Workers used a flatbed wrecker and hooked metal cables to the car to pull it off the edge and onto the bed.

The car had mostly undercarriage damage, including a punctured gas tank.


Essex County Board of Supervisors Chair Randy Douglas (D-Jay) said he's been working to have Gov. Andrew Cuomo declare Essex County a disaster area, so it will be eligible for state and federal funding.

"The Governor's Office wants some more information. I'm trying to get the governor to come here. I want him to see Moriah and Jay and the other places. I want him to see what we're dealing with. He needs to take a look at it."

He said damage must exceed $127,000 to get the designation, and it's way over that.

"We're already there. County damage alone is $2 million. We each have hundreds of thousands of dollars in damage in our towns."

Once the county gets the state disaster designation, it can also receive a federal declaration, he said.

"Then the money starts flowing. But until the governor signs off, they (federal officials) won't even look at it."

The county is under a declared state of emergency that lasts for five days, he said, and will be probably be renewed.


County Manager Daniel Palmer, Department of Public Works Superintendent Anthony LaVigne and County Purchasing Agent Linda Wolf are holding meetings, he said, to find ways to pay for the reconstruction.

The county lost two bridges — the Broad Street Bridge and the Titus Road Bridge, both in Moriah — due to the storm.

The county has a $16 million fund balance it might be able to use, Douglas said, but nothing will be decided until Monday's County Board of Supervisors meeting.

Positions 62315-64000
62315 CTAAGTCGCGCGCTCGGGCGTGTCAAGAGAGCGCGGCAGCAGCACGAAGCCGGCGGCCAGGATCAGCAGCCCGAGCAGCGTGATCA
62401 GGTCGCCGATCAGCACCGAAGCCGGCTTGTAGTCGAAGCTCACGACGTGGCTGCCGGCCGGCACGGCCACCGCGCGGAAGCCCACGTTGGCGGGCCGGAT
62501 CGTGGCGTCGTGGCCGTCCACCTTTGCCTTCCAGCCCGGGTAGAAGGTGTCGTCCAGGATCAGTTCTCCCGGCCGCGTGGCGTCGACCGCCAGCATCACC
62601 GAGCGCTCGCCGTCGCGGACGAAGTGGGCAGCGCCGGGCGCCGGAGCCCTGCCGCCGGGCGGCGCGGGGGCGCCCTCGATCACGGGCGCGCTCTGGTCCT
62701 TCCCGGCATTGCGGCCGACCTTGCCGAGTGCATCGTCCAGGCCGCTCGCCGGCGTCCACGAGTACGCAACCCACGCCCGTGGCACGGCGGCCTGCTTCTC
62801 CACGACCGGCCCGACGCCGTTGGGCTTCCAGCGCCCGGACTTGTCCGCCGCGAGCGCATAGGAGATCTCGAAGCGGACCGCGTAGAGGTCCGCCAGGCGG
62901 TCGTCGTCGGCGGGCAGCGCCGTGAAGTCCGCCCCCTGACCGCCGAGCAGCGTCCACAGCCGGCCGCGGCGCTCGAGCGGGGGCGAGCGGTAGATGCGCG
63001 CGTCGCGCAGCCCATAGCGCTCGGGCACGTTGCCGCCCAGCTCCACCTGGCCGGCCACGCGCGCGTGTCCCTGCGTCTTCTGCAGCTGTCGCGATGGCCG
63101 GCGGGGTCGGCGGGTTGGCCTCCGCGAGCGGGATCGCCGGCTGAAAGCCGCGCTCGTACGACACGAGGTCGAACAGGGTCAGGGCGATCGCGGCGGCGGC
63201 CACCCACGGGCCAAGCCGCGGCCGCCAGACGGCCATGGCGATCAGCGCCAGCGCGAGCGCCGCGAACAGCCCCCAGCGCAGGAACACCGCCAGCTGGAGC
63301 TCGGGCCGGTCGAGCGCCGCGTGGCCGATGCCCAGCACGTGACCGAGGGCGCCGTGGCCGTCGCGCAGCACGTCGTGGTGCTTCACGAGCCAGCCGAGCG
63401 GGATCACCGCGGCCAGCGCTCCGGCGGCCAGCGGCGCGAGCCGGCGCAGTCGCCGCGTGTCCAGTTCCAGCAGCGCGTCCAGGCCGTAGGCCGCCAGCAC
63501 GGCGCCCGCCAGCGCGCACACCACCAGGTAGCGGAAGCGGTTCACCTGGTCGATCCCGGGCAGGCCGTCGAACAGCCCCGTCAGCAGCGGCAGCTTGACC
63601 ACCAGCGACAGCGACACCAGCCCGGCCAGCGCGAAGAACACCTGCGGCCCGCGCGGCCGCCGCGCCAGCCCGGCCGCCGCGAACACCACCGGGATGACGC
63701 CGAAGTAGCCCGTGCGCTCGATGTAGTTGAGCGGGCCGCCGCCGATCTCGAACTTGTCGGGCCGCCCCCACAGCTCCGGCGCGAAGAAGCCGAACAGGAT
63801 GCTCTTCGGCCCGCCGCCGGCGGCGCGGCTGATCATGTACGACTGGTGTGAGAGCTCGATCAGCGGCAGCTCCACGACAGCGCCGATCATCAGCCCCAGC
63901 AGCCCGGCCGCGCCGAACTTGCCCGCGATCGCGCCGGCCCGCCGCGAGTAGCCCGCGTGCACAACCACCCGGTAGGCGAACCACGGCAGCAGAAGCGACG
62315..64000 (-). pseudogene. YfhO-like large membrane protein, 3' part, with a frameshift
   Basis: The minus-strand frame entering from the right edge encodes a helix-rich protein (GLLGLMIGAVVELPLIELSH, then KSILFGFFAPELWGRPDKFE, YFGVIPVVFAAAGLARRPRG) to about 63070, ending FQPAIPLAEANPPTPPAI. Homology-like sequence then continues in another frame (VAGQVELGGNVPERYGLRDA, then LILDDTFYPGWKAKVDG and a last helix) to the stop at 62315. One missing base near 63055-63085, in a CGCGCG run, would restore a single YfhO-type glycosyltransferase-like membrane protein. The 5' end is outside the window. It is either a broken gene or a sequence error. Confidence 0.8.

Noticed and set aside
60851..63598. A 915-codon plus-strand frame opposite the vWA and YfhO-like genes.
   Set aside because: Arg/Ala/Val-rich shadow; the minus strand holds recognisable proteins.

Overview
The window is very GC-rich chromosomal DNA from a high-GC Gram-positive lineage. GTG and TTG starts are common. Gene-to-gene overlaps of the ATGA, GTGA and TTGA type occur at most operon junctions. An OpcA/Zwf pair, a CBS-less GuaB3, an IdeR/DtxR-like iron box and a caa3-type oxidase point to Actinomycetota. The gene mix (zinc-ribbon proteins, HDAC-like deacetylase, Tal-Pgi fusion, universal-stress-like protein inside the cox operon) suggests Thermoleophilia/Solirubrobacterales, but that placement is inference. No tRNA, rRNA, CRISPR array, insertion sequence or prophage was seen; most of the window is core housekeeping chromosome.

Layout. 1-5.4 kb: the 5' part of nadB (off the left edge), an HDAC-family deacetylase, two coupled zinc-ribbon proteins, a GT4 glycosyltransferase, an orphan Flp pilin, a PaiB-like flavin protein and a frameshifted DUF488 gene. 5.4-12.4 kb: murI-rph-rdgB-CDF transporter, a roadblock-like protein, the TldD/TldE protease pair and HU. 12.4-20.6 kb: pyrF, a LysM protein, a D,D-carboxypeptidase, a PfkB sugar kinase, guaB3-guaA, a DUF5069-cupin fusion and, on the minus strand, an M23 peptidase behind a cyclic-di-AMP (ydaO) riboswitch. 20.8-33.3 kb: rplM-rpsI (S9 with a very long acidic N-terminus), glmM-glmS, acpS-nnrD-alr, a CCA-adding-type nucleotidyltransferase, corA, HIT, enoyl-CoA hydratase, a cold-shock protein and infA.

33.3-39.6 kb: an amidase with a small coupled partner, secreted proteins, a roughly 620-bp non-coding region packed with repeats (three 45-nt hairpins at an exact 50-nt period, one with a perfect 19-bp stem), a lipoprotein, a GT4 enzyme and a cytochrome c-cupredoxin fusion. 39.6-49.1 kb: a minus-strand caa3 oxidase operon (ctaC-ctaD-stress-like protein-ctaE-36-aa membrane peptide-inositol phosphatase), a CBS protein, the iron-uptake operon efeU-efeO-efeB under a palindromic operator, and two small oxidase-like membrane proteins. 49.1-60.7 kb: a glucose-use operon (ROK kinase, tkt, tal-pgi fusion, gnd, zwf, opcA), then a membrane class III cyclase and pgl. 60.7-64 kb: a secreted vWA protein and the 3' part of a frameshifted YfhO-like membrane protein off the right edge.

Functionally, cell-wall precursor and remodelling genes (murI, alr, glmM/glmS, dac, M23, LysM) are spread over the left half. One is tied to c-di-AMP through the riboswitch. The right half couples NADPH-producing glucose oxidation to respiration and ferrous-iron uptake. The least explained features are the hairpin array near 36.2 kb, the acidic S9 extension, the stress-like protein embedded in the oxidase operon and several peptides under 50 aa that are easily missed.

"They're going to come to come with three or four recommendations."

If the county doesn't get disaster aid, paying for reconstruction could amount to a 30-percent tax-levy increase, Douglas said.

"My job is to get this declared a disaster area so we can get reimbursement. I asked all supervisors to keep documented information about their costs."


The Bulwagga Bay Town Campground on Lake Champlain was due to open for the season Saturday but will instead open a week later on May 7, Scozzafava said.

"We don't have (public) water there yet. What we'll do is extend the season for a week on the other end."


The Town of Schroon joined many other towns by declaring a state of emergency Thursday.

"They have flooding; roads are closed," Essex County Emergency Services Director Donald Jaquish said.

He said his department is dealing with road closures and flooding all over the county but is getting help from the State Emergency Management Office.


Work is under way to try to reopen Route 73 between Keene and Lake Placid, closed by flooding along with Route 86 between Wilmington and Lake Placid.

"To get to Lake Placid from Keene, you have to go toward Plattsburgh and come back on Route 3," Jaquish said.

Route 73 through the Cascade Lakes was expected to be reopened to at least one lane sometime Friday.